At a recent Society for Neuroscience meeting, a multi-disciplinary and multi-laboratory team from six campuses says it is now "no longer a question of if, but when they will have a silicon implant chip that can allow people with injuries or diseases that destroy their memory functions to utilize silicon technology for extra memory storage. Now, I can't imagine even for a second that once such a thing is available, there will be an inevitable consumer demand for it. Personally, I would never undergo cosmetic surgery to change the shape of my nose or plump up my lips--but I surely would strongly desire an implant that would give me more brain memory space, perhaps even to the point of eidetic memory.

Enjoying Your Cake and Keeping It, Too

Nanotechnologists want to build tools and robots that are as small as the smallest viruses. The biggest problem in that field right now is how to move the molecules around when there aren't physical tools to do that. Recent research at the University of Michigan describes a possible way to create molecular structures with "sticky patches" on them that cause the particles to stick to each other in just the right way to create different shapes like sheets of spheres, chains, rings, and staircase assemblies of a size which can then be physically manipulated into larger but still non-level structures.

Those scientists know that we already do "nanotechnology"--in our bodies. Inside our cells are functional areas that are, functionally, nano-assemblers with instructions encoded to build physical (biological) structures from the raw stuff of elements and molecules. When the researchers can duplicate that--and it is just a matter of time--we may be into an age where I can send my mother a birthday cake by sending digital instructions to a molecular assembly device inside her home computer. It builds her an exact duplicate that she and our family back in Ohio and West Virginia can enjoy, while I keep the original in my home in Ann Arbor.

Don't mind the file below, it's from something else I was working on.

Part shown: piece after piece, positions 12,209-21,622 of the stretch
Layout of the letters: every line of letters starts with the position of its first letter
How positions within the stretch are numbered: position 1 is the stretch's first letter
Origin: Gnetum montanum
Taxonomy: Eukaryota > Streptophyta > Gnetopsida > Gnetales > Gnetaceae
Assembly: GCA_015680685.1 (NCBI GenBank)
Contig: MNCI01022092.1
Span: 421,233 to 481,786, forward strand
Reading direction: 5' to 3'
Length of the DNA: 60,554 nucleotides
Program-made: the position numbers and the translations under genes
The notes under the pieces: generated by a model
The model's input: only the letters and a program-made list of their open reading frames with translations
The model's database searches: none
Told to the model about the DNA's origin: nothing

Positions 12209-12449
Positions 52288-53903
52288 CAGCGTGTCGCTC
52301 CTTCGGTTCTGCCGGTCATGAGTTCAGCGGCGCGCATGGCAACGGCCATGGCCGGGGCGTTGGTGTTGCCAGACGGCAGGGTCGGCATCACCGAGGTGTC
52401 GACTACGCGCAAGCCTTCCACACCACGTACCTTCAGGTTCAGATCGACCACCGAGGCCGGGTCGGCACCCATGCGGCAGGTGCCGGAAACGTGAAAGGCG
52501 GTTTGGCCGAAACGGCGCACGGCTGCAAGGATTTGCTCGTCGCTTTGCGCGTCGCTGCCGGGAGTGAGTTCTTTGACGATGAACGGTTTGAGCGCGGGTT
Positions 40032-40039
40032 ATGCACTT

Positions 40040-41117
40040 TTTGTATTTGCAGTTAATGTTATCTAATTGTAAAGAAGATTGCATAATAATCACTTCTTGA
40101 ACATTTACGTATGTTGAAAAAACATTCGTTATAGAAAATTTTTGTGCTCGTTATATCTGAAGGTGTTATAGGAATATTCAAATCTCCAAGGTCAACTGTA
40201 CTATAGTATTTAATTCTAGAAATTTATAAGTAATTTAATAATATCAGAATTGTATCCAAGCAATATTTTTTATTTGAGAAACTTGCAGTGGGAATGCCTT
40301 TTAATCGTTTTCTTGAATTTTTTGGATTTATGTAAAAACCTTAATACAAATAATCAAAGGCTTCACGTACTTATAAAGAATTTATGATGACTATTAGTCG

And then my mother and I each would have the ability to have another cake built just like it--we will be able to eat our cake and keep it, too.

Getting Rid of Physics Envy--Biology as an Information Science

Some researchers are implanting research to apply integrated systems theory to the understanding of the human body--at all levels.

"Systems biologists aim to understand how cells work by seeing biology as a network of systems, consisting of genes written in DNA, which send messages about the cell written in RNA, which provide the recipes for proteins, which do the work of life in our bodies. Understanding the networks will lead to tests that will identify diseases such as cancer, diabetes, and AIDS." Full article here.

This is part of a "digital revolution" in biology that, to biologists, d'esn't mean things like laptops and wireless, but instead the research and practical consequences that are stemming from the understanding that DNA, the recipe for life, is a digital code, and biology is really an information science. Understanding the body in systems theory means that in your future is a commode that d'es thousands of diagnostic tests every time you go to the bathroom, and communicates the information directly into your medical records.

So, the newest stuff that we are calling an information technology is actually billions of years old, and we've gotten to this better understanding of it using the silicon-based information technology that is only a few decades old. Sometimes technology is just amazing.